Kasparov Hit Over Head With Chessboard

by E. "Doc" Smith on April 18, 2005

Garry Kasparov, the world’s No. 1 chess player and former World Chees Champion who quit the professional game last month to focus on politics, said he had been hit over the head with a chessboard in a politically motivated attack. Kasparov, an outspoken critic of President Vladimir Putin, was not injured Friday when he was hit with the chessboard after signing it for a young man during his meeting with students held in Moscow by Committee 2008: Free Choice in Moscow.

A spokeswoman for Kasparov, Marina Litvinovich, said the assailant told the chess champion: “I admired you as a chess player, but you gave that up for politics.” She said the unidentified attacker, who did not reveal his political allegiance, tried to hit Kasparov again but was hauled away by security guards.

Kasparov’s company binds the incident with the Nashi Movement, whose members consider Kasparov among “accomplices to fascists”. Nashi put the blame to the National Bolsheviks while the members of the Prosecutor’s Office do not rule out that the scandal was organized by Kasporov’s people to attract extra attention to him. Upon completion of the meeting the young man, who introduced himself as Burmistrov, came up to Kasparov with a chessboard and asked for an autograph with the words, “Garri Kimovich, you are a great chess player and my idol.” When Kasparov signed on the chessboard, the guy took it, hit him on the head with it and shouted, “You have betrayed the wonderful sports for dirty politics.” Then he tried to hit once again but was taken out of the hall. The young men took the chess figures that were scattered on the floor as souvenirs. “I was lucky it is chess but not baseball. No doubt all this was planned”, Garri Kasparov said. “My head still aches”, he added.

The officers of the Prosecutor’s Office of the Moscow Central Administrative Okrug reported that no complaint from Kasparov was received. Some of them are sure that the guy belonged neither to National Bolsheviks nor to Nashi. “It was someone from Kasparov’s company as he could enter the building that was guarded and no one called the police after the incident”, said one of the officers, who preferred to remain anonymous.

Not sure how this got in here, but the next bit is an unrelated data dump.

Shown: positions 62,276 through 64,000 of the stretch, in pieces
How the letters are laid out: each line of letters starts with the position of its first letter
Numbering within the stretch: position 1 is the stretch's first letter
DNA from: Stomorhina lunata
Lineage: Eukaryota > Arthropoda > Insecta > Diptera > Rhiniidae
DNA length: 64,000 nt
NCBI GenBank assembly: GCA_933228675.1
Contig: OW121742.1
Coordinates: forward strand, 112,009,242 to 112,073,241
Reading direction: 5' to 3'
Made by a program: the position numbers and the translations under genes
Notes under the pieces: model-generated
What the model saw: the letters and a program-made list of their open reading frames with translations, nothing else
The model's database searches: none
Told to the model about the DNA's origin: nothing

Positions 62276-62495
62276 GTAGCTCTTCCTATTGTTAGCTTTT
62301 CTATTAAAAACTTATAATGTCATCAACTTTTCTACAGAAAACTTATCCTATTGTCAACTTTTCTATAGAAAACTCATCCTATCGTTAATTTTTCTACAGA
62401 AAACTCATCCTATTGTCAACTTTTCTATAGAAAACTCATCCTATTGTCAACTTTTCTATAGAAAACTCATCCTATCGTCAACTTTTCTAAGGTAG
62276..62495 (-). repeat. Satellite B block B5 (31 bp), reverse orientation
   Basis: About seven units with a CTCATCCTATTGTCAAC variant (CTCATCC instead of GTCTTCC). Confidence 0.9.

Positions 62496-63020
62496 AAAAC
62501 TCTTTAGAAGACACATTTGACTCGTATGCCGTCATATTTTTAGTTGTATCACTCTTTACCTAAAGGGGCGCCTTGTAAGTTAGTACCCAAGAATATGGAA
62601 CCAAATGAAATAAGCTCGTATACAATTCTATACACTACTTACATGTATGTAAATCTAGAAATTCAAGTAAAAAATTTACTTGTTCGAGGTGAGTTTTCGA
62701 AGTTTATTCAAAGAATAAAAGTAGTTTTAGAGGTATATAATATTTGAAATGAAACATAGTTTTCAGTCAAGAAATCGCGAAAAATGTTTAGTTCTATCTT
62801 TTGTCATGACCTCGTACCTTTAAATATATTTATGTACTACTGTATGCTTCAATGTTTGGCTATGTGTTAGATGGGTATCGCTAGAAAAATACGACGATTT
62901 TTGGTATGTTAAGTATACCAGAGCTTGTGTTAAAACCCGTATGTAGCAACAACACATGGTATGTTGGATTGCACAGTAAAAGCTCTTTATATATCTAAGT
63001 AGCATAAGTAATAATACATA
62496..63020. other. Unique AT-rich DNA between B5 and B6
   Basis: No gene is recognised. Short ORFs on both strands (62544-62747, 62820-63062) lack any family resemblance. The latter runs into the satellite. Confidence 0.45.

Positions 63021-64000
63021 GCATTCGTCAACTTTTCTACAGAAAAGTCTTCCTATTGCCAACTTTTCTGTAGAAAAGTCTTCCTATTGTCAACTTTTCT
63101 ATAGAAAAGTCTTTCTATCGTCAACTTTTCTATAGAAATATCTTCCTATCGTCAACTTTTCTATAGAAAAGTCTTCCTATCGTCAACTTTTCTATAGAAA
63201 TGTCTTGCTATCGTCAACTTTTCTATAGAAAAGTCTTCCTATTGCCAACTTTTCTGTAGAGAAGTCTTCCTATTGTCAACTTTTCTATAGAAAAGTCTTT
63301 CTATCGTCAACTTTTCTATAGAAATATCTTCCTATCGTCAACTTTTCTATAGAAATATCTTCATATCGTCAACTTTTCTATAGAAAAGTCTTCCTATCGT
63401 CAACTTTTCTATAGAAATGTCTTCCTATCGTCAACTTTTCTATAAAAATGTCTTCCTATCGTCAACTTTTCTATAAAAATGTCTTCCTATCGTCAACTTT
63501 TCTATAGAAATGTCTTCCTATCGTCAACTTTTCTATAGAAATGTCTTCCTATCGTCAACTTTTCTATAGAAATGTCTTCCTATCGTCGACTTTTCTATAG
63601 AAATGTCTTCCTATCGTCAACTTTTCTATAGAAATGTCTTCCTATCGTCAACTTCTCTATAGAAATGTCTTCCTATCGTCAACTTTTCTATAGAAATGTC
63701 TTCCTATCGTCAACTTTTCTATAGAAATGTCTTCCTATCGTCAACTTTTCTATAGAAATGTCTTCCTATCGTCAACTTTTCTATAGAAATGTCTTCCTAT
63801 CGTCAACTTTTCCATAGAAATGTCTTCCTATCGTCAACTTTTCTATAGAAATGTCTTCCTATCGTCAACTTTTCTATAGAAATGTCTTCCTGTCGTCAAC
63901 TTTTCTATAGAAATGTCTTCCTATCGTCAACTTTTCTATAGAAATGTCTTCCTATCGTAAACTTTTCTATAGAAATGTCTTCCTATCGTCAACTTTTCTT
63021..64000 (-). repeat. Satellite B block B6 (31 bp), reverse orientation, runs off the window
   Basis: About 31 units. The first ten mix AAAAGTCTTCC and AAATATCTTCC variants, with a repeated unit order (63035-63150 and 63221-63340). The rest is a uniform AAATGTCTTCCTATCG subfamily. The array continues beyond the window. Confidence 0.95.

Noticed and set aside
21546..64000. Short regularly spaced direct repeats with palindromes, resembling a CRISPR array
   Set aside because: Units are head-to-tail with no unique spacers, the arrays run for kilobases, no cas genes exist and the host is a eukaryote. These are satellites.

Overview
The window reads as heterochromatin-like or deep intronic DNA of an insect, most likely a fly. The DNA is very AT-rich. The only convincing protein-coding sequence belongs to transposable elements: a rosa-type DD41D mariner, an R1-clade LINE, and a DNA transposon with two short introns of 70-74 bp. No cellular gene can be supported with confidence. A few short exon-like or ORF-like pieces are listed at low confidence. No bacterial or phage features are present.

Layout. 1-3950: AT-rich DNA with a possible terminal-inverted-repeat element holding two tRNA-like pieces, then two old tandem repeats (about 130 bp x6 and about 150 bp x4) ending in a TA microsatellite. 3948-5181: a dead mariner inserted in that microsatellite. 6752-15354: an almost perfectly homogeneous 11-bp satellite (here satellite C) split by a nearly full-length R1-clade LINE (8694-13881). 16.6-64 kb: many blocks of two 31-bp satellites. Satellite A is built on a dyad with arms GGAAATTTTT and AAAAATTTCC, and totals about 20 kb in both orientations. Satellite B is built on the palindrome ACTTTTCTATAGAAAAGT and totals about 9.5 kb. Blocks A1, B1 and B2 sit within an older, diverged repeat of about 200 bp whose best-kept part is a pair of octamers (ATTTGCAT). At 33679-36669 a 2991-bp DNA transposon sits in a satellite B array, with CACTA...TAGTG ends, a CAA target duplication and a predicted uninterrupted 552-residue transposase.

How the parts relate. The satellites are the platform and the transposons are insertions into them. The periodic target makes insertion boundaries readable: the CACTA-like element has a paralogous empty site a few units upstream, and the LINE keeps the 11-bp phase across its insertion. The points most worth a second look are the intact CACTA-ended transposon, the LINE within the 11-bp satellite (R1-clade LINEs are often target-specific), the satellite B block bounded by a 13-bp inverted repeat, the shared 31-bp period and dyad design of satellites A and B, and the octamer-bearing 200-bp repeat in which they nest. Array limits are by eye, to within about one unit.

“It was a fairly nasty incident, it was not very pleasant psychologically,” Kasparov told the NTV television channel Saturday. “Yesterday, I was just about able to muster up enough humour to joke darkly that, luckily in the Soviet Union, chess and not baseball was popular.”

Although Kasparov’s supporters continue to blame the incident on pro-Kremlin youth, a spokesman for Nashi (Ours), a recently established pro-Kremlin youth movement, Ivan Mostovich, denied allegations that his organization was linked to an assault on Garry Kasparov, Interfax reported.

“The blow to Kasparov’s head with a chess board and the bottle of mineral water that was thrown at Nashi’s founding conference [on 15 April in Moscow] are links in the same giant chain,” Mostovich said, referring to an incident that took place during the groups founding conference.

He blamed both incidents on the radical National Bolshevik Party. “The girl who threw the bottle at the founding conference turned out to have a pistol. The young man had a chess board. What else needs to happen for the government to get involved and put a stop to the rampant hooliganism sowed by the NBP?” Mostovich said.

The 41-year-old Kasparov, a brilliant and aggressive tactician regarded by many as the greatest chess player of all time, has been ranked No. 1 in the world since 1984.

He retired last month, saying he planned to focus on politics and do “everything in my power to resist Putin’s dictatorship.” He plays a leading role in the Committee 2008: Free Choice, a group formed by liberal opposition leaders.

Putin has been accused of stifling democratic freedoms by placing national television under effective state control and centralizing power by boosting Kremlin control of parliament and the country’s regions.

E. “Doc” Smith is a former Rhode Island Amateur Champion, and has won divisional titles in the U.S. Amateur Team Championships for Brown University as well as the Rhode Island Chess League Championships.

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